Assistive Navigation Systems using Minimalistic Sensor Data

Approach and Motivation

Whereas sighted people primarily use vision to navigate, individuals with Vision Impairments (VI) employ compensatory senses (e.g., touch), resulting in reduced mobility. To address this issue, a number of navigation systems have been developed. Outdoor systems rely upon GPS, which is not available indoors. Indoor solutions often require physical augmentation of the environment, such as RFID tags. Though RFID tags are cheap, they are typically embedded in floors with a resolution of several tags per square feet. Though embedding tags in carpets is feasible, hallways or large open spaces often have tiles or concrete floors which makes installing tags prohibitively expensive. Alternatives utilize sophisticated sensors, such as cameras or laser-rangefinders, which are expensive and may impede mobility due to weight.

This work proposes a low-cost solution that does not require physical augmentation and depends on affordable, light-weight sensors, such as a pedometer and a compass, that are already available on popular devices, such as smart phones. The approach utilizes interaction with the user through an audio/speech interface to provide directions using landmarks that are recognizable by individuals with VI, such as doors, hallway intersections and floor transitions. The user confirms the presence of the landmarks along the provided path through a smart phone, based on the Android OS. This allows the system to track the user’s location by using the sensor readings, knowledge of the indoor environment and the user’s landmark confirmations.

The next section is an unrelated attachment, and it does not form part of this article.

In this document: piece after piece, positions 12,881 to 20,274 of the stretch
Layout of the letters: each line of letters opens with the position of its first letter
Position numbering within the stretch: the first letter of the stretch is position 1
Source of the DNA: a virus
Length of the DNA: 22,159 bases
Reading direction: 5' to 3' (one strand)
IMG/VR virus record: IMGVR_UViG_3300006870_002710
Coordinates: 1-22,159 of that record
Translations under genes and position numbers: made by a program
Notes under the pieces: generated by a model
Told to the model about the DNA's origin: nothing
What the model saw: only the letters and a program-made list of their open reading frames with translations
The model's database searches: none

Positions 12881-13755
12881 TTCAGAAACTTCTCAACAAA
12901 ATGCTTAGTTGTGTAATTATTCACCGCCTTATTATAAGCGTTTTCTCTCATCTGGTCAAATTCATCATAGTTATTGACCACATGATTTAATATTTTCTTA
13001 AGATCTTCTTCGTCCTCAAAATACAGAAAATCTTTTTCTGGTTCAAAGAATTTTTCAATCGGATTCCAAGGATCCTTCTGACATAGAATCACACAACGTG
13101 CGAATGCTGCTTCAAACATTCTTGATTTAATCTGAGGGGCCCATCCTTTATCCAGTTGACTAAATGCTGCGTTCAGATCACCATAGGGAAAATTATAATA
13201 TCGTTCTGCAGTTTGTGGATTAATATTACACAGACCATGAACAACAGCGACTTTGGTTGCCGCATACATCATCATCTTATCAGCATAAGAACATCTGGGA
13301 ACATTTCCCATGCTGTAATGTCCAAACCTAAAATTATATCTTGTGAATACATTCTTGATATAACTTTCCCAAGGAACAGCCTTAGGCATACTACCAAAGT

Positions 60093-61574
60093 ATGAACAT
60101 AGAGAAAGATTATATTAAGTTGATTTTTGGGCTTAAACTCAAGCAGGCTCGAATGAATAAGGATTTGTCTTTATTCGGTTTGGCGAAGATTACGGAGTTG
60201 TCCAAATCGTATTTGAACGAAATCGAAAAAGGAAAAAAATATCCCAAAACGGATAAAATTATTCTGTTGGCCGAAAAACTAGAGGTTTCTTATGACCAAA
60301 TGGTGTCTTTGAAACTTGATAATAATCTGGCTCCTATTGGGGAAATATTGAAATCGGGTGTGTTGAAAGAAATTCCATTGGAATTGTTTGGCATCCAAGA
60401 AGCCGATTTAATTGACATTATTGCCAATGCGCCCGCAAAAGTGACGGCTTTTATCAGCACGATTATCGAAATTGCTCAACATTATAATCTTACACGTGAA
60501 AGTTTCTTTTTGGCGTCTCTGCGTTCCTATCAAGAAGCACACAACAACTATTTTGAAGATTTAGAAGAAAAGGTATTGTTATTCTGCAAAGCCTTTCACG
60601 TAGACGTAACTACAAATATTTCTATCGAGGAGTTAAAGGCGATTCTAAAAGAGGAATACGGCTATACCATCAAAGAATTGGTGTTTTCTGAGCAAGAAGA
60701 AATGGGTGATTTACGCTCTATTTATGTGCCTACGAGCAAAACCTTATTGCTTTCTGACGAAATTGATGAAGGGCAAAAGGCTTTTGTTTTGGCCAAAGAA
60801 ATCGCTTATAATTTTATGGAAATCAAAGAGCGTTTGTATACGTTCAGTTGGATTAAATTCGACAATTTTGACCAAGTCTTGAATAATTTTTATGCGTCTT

Results

The following pictures provide the error between the user's position and the monitored position. The left picture displays the distance from ground truth for each step, while the right figure shows the distance from the final location for different paths and different directions.

In the image above, we can see how the error grows unbounded in dead reckoning while our method reduces the error every time we have a successful landmark confirmation.

In this image, we compare 6 different methods for direction provision in 5 different paths. The methods are divided into landmark based methods and metric based methods. The landmark based instructions ask from the user to confirm a number of landmarks while in the metric based instructions the user has to walk a number of steps. Each method has 3 levels of granularity: 9 Meters Threshold, 15 Meters Threshold, No Max Threshold. This means that the user is given instructions every 9 meters, 15 meters or when a significant landmark is reached(e.g. hallway intersections, water coolers) respectively. Each method's effectiveness is measured by how close the user reaches to the goal. Experiments have shown that "Landmark 15 meters" method yields the best results.


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